By Leonard Lauriault
I have my devotions early in the morning. I’ve tried doing this in the evening after work, but the clutter of the day always seems to interfere. I’m also much fresher in the morning and open to seeing the great things God has in store for us through his word. But, then that’s not always the case, either.
Recently, my devotional, entitled, “The young man Jesus loved,” was based on Mark 10: 17-22, which tells about the rich young man who wanted eternal life but couldn’t trade his riches for the inheritance that far outweighs all of earth’s treasures and troubles (2 Corinthians 4: 16-18). I usually look at the devotion title to get an idea of what to look for in the associated passage and did so that time. Still, I missed it in verse 21 – “Jesus looked at him and loved him,” which also was the devotion’s theme verse that was printed right under the title. Although I had read the theme verse and the title, I hadn’t comprehended that point in the associated passage until I was reading the devotion itself – duh!!!
It then occurred to me that we often miss out on God’s message and even his love because we become dull of mind. We become like the people described in Acts 28: 26-28 and God blesses others with the same things we could have been blessed with. Still, that doesn’t mean we can’t eventually reap the same blessings or that others would’ve been prevented from the blessings if they’d listened to him as well.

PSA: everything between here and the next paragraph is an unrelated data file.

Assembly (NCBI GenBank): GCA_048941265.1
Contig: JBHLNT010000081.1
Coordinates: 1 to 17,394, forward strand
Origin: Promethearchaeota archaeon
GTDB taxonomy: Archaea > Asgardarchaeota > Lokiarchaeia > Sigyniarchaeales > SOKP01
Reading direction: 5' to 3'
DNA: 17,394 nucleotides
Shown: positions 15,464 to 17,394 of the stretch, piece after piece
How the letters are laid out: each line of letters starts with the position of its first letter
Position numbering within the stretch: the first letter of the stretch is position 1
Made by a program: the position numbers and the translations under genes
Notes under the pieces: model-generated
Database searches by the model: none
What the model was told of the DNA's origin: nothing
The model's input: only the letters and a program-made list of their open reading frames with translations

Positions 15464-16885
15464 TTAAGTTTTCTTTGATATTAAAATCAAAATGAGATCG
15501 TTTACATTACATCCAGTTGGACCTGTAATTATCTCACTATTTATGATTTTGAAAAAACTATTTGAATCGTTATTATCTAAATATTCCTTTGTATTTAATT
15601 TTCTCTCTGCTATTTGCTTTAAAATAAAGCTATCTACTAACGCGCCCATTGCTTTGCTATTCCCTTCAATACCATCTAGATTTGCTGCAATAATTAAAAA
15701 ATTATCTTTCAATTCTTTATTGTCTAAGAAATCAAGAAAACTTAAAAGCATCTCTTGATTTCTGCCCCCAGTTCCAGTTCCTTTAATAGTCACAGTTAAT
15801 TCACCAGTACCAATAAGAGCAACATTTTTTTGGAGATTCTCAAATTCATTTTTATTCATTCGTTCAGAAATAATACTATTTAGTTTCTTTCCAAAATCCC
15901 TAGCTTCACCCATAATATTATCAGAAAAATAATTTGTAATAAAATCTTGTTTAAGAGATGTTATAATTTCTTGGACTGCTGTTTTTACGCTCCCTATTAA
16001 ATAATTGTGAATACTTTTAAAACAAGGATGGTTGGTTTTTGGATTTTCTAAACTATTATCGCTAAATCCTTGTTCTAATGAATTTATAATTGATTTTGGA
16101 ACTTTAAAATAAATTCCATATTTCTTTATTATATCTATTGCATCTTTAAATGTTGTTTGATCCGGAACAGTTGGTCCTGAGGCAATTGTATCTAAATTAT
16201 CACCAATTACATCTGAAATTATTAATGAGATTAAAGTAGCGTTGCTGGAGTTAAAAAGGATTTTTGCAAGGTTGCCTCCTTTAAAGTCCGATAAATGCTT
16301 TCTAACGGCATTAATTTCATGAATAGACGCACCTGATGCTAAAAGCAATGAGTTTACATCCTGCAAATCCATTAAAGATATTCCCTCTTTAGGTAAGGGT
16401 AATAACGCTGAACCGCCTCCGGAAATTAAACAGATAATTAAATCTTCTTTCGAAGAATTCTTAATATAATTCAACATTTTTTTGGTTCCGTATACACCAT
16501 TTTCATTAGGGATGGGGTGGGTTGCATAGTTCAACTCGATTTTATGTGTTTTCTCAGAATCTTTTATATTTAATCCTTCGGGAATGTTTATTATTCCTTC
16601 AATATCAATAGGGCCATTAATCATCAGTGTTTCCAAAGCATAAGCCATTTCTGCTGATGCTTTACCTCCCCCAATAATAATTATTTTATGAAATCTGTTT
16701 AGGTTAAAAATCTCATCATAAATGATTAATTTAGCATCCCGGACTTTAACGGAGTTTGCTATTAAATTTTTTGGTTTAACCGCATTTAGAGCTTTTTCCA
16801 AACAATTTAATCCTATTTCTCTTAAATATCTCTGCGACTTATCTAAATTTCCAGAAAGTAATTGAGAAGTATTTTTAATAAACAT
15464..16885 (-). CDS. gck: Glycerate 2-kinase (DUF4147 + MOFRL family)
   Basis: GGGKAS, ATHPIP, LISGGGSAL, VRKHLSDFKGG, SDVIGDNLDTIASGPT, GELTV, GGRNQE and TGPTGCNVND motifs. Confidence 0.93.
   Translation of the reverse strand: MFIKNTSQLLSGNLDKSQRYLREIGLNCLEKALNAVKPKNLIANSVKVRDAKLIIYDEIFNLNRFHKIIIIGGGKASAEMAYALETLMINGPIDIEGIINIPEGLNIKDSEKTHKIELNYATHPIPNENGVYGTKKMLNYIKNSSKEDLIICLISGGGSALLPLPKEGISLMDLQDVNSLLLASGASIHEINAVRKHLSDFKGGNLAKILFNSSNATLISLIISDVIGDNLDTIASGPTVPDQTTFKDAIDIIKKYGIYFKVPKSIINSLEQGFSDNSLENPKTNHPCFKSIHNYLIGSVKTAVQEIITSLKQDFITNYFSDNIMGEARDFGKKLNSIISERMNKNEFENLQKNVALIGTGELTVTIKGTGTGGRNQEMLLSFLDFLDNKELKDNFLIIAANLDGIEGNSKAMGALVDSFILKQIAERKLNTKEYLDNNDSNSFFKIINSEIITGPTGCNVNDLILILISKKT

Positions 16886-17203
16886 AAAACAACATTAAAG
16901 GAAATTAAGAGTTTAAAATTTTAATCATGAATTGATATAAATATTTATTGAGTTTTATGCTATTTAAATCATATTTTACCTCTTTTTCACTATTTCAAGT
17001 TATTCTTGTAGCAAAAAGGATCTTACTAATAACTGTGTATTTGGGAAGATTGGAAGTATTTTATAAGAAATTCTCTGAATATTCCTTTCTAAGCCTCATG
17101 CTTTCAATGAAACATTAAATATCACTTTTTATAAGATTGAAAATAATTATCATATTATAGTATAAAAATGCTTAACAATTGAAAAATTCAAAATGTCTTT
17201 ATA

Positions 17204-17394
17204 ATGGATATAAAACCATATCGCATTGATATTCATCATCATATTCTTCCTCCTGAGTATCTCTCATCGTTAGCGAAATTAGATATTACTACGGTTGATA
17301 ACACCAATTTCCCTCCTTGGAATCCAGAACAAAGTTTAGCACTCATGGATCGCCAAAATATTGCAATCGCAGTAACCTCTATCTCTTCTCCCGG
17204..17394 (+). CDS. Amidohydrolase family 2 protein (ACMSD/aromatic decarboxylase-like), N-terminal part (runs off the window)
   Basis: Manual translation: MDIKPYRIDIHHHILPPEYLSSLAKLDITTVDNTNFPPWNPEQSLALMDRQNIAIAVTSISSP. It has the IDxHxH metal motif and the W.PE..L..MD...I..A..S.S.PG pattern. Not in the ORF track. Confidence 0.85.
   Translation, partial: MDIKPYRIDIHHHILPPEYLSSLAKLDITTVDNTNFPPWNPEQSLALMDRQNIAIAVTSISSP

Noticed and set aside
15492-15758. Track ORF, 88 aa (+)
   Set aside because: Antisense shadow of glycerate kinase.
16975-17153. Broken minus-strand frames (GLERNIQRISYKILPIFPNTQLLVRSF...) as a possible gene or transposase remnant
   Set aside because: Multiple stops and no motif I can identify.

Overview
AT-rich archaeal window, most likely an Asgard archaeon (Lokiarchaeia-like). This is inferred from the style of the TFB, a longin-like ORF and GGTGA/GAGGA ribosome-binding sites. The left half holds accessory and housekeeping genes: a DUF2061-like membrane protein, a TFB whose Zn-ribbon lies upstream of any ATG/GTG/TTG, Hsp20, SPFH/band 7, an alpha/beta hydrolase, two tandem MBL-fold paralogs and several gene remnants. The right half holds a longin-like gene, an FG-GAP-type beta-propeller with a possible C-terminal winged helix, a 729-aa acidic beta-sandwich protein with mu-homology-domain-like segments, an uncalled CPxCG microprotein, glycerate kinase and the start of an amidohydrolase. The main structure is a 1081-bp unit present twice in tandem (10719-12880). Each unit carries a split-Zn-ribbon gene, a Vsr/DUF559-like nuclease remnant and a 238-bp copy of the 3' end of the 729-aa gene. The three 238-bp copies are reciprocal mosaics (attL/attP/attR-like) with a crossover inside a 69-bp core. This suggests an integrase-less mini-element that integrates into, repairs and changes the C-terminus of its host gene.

God’s power and blessing are vast enough to extend throughout the universe and across millennia. He told Abraham that all nations would be blessed through his seed and we know that nations rise and fall over time at God’s will (Genesis 12: 1-3; Galatians 3: 16-18, 26-29; 4: 4-7; Titus 2: 11; Daniel 2: 21; Job 12: 23). This also makes God’s promises transcend time (1 Peter 1: 24, 25).
I wish I could blame my oversight of God’s love in Mark 10: 21 on my early morning grogginess, but I am fresher then and I’ve read that passage at other times under various conditions and missed the point that Jesus looked at him and loved him. I’m glad that it happened this time because hopefully it’ll make me more diligent to look for the blessings, the greatest of which is perfect peace in Christ Jesus (John 16: 33; 14: 27; Isaiah 26: 3; Philippians 4: 8, 9).
While the verse says that Jesus looked at him and loved him, Jesus didn’t love the young man because of his outward appearance. He loved him even though he knew the young man wouldn’t accept his teaching and love (Luke 6: 35, 36; Romans 5: 6-11). Jesus loves us that way too, but he doesn’t want us to receive his love in vain like it appears the rich young man did. Accept God’s love today (2 Corinthians 6: 1, 2; 1 Corinthians 15: 1, 2)!